Communal politics for alternative businesses and banks

Aug 3, 2021 by

Gwendolyn Hallsmith has over thirty years of experience in working with municipal, regional, and state governments both in the United States and internationally. She is the author of six books on community resilience and sustainable economics. Gwendolyn founded Vermonters for a New Economy in 2012, a coalition of organizations, businesses, and individuals working to create a new economy for Vermont. She lives in an ecovillage in Cabot, Vermont, called the Headwaters Garden and Learning Center, where she and her husband write topical songs about the new economy for their small musical group called The New Economistas. She has a Master’s degree in Public Policy from Brown University and studied theology at the Andover Newton Theological School.

Gwendolyn spoke during AEMS 2021 about ‘Communal politics for alternative businesses and banks’. Among the topics that were discussed during the session were the power of money, public versus private banks, making money for businesses, the COVID-19 economic crisis, strategies for surviving the crisis and how to move beyond it towards thriving and resilience.

“Money serves as essentially an economic operating system for the economy. It's a lot like a computer operating system, does a lot of the stuff that makes your computer run, but it's largely invisible to you” Gwendolyn pointed out on the role that money plays in the current global economy. Money is an agreement that we use. And the particular form that we've somehow agreed to is 90% privately owned. Most of the money that we use is issued by commercial banks, and they make money by simply creating it. It's step based, money is generated through the issuance of debts when commercial banks give loans to governments, individuals and businesses. That loan has positive interest rates attached to it at the moment of creation. So that means that all of the interest and all of the debt don't actually add up, there's more interest that needs to be paid back than there is money that's been issued to pay it back. 

Gwendolyn moved on to speak about public, private and co-operative banking. There are many kinds of public banks. Some are community development finance institutions (CDFIs). In the United States, they typically are run by either local or regional authorities, and they give out low-cost loans for different types of economic development projects. Banking services for the unbanked is another form of public bank. Most notably, there were post office banks in the United States and in Japan, there still are post office banks.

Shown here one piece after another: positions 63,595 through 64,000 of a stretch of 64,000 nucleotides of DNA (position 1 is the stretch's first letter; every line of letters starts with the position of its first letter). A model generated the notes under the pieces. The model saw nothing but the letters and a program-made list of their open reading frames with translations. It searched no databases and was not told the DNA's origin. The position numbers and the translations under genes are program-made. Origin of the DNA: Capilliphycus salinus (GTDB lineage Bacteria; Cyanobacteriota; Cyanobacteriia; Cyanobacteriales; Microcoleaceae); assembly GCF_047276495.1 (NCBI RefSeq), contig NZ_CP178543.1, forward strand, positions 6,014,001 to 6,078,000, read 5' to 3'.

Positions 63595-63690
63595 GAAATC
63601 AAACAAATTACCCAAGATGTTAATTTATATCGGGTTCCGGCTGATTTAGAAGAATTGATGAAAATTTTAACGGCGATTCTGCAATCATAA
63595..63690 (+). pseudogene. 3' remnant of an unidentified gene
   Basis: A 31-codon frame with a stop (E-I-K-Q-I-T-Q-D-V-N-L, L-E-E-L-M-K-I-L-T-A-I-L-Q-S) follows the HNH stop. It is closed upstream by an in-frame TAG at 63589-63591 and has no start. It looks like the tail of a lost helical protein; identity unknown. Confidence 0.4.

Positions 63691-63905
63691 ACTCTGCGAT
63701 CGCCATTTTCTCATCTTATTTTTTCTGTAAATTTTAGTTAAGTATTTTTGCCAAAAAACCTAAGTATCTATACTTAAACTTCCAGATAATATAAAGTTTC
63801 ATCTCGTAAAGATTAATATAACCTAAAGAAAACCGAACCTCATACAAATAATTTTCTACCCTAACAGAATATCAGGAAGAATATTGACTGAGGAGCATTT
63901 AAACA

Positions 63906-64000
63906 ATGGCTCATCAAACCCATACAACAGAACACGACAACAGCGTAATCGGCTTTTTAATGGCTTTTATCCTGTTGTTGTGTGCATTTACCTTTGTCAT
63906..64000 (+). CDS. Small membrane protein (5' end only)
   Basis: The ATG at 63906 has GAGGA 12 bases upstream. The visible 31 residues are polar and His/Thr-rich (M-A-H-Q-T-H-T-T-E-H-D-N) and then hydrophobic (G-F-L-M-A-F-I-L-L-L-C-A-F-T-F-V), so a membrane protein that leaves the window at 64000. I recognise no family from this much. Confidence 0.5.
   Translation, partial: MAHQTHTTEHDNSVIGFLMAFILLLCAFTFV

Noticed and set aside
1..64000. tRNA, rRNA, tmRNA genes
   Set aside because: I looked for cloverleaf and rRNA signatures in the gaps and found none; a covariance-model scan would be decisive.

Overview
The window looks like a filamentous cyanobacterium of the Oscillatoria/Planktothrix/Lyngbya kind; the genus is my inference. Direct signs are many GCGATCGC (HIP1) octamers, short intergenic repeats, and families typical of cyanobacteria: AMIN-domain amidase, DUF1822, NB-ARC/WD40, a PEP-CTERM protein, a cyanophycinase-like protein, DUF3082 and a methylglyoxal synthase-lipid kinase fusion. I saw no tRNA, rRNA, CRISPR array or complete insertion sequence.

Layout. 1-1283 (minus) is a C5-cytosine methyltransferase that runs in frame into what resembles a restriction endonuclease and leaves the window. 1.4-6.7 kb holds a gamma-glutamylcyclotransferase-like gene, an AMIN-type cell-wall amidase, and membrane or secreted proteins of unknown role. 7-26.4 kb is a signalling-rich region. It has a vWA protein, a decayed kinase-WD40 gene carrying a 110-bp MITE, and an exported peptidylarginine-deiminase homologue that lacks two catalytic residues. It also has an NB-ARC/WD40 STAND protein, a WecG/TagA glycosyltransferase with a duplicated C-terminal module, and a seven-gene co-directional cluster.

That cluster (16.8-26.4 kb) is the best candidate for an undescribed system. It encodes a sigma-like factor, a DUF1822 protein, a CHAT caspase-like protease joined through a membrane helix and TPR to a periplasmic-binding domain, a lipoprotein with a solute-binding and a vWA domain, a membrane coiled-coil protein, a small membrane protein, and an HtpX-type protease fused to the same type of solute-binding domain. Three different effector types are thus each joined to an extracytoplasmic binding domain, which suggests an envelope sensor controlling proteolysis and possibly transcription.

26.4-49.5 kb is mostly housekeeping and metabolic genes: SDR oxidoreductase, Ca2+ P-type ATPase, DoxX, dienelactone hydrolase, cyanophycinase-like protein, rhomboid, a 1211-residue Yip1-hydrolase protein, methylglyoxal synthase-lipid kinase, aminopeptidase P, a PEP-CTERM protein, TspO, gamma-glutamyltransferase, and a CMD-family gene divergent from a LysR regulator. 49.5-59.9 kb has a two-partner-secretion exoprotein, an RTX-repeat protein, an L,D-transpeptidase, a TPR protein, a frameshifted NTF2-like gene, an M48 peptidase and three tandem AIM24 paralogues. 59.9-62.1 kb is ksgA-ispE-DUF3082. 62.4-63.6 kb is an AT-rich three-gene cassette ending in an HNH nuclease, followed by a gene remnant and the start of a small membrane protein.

What the COVID economic crisis is going to bring us remains yet to be seen. The last big crash happened in 2008, after the banks were giving out loans to people that weren't able to pay them back. Since COVID has hit, it's not just private loans that aren't being paid back, it's business loans, government loans, rent, it's the average daily consumption patterns of people, all of this has been disrupted. On the impact of Covid-19, Gwendolyn shared -  “My opinion is that the economic crisis we're walking into for the rest of this year is much more serious than the last time the world has changed with this pandemic. And the change is occurring rapidly in some cases and slower in? others. But we all need to be attentive to how to deal with our local economy and our own personal economy if we're going to hope to sail through the storms that are ahead”. 

Gwendolyn’s session introduced us to various alternative economic models, including banking, housing, agriculture and community living, that are already successfully running in different parts of the world and can be replicated. It was refreshing to hear her talk about these topics with hope and enthusiasm, without being bogged down by skepticism. The community living and local economic measures she advocates have the potential to make a significant change in the way the economy functions. “I believe in systemic change, millennials are the biggest generation in the U.S. and they are driving this change and they were responsible for Trump being voted out. I am hopeful. A small group of people together can bring about a significant change,” Gwendolyn added as her concluding remarks. 

Written by: Vallabh Rao and Dorjee Wangmo 

Based on the lecture "Communal politics for alternative businesses and banks" by Gwen Hallsmith during the AEMS summer school 2021.